Nice evaluation of a classic set of rules. I enjoy your analyses of value and dividend strategies.

    For Bond Rates you can find historical rates from the St. Louis Fed here: for AAA: http://research.stlouisfed.org/fred2/series/AAA/downloaddata?cid=119 and Treasury http://research.stlouisfed.org/fred2/series/GS10/downloaddata?cid=115. I have not updated in a couple months, but AAA historical Mean=5.91 Median=5.25 and 10 yr Treasury Mean=4.7 Median=3.95. Typically I take a midpoint average of the Median and Mean for both in calculating some of my formulae. According to the FRED Data over approximately 100 years the historical AAA Rates are slightly higher than your 4.5% estimate at ~5.58% and 10 Yr Treasuries are slightly lower at ~4.32% using the midpoint average of Mean and Median. Giving an expected alternate _safe_ fixed income return of ~4.95%.

    I think there are other factors you should take into account in your screen as well. The Main one is dividend payout ratio. This must be looked at both quantitatively and qualitatively to ensure that the expected dividend return will continue in the long run. Typically I look for <50% payout ratio with rising dividends and NI that coincide with a typical long term inflation rate.

    Additionally, I look for High FCF and ROE companies and always at the end take a look at Dilution in the stock that may happen through adding Shares outstanding, stock options, and pensions to ensure that future dividend revenue streams won't get spread out to others at my detriment.

    These times have other factors to take into account than just the numbers however. So relying upon qualitative decisions about a company's future prospects such as management and buffet's "wide moat" and constant demand are key as well.

  18. Rob says:

    I find it ironic that Graham fathered a number of successful investors that took his DNA and expanded upon it. Buffett, Ruane, and Schloss all eventually differed in the style of stocks they chose, the weighting of their portfolio, and when and why they sold/held.

    I think the key is to take the best and forget the rest. I don’t have an overly strict criteria…

    For me that begins with low P/E (hopefully) coupled with consistent EPS, compared next to low P/S and consistent revenuse/sales, and ultimately the dividend. To steal a book title from Geraldine Weiss, The Dividend doesn’t lie and as long as the EPS and sales support the payout I’m generally going to buy.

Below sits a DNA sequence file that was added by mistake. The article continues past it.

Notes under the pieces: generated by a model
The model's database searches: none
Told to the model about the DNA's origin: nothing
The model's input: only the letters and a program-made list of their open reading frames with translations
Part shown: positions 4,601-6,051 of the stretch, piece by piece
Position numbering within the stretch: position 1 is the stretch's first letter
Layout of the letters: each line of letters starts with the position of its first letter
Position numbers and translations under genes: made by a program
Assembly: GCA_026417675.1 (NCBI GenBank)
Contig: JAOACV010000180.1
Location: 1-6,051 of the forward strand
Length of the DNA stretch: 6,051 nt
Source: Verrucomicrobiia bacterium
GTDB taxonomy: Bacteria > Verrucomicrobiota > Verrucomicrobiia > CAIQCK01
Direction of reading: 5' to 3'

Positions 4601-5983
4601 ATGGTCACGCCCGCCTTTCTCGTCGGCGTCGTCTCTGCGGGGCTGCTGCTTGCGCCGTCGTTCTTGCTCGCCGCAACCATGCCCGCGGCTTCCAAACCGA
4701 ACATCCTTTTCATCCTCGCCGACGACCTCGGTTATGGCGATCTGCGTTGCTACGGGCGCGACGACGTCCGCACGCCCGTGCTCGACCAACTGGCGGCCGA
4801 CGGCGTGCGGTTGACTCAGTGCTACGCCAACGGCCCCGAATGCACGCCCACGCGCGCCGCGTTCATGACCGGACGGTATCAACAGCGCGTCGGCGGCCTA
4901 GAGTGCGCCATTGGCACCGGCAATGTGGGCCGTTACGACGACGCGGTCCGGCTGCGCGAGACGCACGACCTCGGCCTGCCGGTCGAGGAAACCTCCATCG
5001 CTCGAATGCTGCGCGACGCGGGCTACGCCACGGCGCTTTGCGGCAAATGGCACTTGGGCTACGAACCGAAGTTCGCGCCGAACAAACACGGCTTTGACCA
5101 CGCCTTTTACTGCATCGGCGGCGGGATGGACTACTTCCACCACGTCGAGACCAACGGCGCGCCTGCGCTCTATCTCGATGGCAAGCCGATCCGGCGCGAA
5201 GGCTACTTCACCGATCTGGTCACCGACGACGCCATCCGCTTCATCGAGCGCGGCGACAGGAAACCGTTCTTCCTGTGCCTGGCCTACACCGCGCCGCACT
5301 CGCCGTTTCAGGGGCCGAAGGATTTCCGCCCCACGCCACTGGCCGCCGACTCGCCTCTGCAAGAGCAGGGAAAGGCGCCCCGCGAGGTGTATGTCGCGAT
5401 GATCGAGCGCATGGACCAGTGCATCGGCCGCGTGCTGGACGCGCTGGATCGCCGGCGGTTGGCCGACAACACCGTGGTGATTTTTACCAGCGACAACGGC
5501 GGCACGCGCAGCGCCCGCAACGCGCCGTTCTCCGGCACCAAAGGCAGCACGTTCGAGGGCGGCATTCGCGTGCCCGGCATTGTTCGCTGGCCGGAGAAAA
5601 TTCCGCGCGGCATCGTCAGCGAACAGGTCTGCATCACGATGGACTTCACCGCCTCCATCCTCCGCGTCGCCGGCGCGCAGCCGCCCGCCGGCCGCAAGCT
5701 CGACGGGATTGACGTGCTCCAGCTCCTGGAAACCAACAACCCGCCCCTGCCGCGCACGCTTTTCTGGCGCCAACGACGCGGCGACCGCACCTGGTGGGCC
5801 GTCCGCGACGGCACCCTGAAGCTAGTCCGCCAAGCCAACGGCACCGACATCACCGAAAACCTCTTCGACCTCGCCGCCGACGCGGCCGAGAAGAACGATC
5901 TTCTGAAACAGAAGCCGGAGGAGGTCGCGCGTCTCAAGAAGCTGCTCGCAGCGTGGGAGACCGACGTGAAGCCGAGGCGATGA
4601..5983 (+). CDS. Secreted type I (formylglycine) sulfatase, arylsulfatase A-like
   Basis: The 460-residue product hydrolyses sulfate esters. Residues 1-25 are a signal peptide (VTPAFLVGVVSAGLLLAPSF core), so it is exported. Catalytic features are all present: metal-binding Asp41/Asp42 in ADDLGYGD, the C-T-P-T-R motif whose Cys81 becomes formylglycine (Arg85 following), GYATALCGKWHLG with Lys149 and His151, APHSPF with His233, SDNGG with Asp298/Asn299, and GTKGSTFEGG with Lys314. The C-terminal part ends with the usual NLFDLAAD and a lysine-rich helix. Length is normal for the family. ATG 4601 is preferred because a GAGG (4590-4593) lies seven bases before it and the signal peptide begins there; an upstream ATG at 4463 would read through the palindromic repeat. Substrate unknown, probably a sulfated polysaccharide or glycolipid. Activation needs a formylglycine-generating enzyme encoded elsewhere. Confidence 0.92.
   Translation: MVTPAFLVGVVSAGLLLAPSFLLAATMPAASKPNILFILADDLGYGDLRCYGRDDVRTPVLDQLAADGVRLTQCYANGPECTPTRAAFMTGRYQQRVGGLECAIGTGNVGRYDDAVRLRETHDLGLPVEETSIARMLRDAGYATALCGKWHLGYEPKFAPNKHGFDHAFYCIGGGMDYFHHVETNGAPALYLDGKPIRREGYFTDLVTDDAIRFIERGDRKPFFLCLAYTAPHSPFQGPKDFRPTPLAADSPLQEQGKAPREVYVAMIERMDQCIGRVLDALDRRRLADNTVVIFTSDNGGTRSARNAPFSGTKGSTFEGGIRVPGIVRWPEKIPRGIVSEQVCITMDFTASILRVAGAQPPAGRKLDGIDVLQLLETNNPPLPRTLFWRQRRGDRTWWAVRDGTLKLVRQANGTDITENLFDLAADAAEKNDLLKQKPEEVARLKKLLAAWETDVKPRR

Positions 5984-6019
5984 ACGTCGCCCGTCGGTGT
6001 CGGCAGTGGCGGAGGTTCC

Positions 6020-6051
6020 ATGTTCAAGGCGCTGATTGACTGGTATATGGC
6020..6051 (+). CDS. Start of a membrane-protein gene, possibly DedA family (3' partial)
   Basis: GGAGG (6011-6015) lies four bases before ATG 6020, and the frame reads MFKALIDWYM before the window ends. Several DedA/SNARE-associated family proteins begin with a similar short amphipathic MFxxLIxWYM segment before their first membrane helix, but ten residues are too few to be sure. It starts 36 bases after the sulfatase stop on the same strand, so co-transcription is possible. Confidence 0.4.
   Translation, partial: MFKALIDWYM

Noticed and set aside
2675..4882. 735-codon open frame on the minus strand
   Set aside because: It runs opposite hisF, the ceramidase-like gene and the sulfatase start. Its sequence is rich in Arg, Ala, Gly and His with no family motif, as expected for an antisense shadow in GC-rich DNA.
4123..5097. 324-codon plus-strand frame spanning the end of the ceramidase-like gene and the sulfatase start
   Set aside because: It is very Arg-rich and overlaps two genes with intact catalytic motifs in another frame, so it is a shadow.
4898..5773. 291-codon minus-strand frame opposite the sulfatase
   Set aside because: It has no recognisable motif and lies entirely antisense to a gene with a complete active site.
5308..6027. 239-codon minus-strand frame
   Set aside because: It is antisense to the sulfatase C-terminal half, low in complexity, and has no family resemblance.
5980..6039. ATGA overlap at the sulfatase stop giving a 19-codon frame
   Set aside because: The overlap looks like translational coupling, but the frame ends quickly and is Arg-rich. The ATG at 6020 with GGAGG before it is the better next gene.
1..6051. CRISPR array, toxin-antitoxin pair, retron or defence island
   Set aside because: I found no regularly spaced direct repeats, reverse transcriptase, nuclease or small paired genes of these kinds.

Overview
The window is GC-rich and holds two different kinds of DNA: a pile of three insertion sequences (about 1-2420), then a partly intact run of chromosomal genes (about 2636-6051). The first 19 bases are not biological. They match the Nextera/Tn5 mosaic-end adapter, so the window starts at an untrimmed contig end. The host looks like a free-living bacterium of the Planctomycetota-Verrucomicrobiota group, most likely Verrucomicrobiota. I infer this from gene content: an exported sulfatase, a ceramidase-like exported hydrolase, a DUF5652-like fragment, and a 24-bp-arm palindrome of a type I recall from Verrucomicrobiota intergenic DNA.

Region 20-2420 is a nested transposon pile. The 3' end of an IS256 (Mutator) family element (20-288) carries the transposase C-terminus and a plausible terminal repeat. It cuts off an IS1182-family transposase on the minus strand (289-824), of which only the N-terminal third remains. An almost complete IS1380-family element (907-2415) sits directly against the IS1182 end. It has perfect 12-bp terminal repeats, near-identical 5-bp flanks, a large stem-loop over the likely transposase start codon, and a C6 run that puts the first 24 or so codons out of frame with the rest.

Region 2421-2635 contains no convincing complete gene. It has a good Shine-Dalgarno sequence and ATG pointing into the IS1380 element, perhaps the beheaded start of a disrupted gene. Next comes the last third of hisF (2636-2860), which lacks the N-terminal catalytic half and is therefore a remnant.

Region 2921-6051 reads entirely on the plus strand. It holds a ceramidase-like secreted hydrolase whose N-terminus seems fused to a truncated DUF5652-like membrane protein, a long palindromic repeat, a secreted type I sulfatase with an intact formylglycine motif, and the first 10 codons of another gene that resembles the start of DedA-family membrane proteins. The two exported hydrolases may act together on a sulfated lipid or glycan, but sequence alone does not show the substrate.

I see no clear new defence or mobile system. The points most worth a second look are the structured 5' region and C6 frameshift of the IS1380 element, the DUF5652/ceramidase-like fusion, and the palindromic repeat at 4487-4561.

A rising dividend and/or meaningful share buyback is a strong influence.

    Insider buying/sales don’t carry as much weight.

    Debt is certainly important.

    Cash/debt means more to me than book value.

    Any inconsistencies can be forgiven even when they are cyclical. These hiccups in the data usually influence the length of time I plan to hold, the amount of shares purchased or sold.

  19. Harsh says:

    Thanks for making the attempt – but I don’t understand why you keep an arbitrary MAX of 20 stocks when Graham recommended a MINIMUM of 30 stocks – doesn’t appear to be a solid backtest of Graham’s criteria to date.

  20. its because I try to make it realistic. To purchase 30 stocks, the fees are going to be too high. 20 stock purchases in a discount broker is going to make it more realistic for people to follow.
    If you were to apply this, I doubt you would end up buying 30 stocks.

  21. Brian says:

    Do you have a quote?

    I just finished reading “The Intelligent Investor” and I don’t remember this. The Dow only contains 30 stocks, and he seemed to advocate that the defensive investor just basically buy the Dow.

    I seem to remember him, surprisingly, saying that adequate diversification could be obtained from holding as few as 10 stocks… Modern portfolio theory seems to suggest that the benefits of diversification drop off beyond 30 securities, but I didn’t see Graham saying this in 1949.

  22. Yup. Graham never said anything like that. Lots of people make up false claims about Graham said not to use the formula to value stocks and other stuff.

    But the truth is that Graham tested out many things himself so it’s up to the individual to test things and see what works and what doesn’t.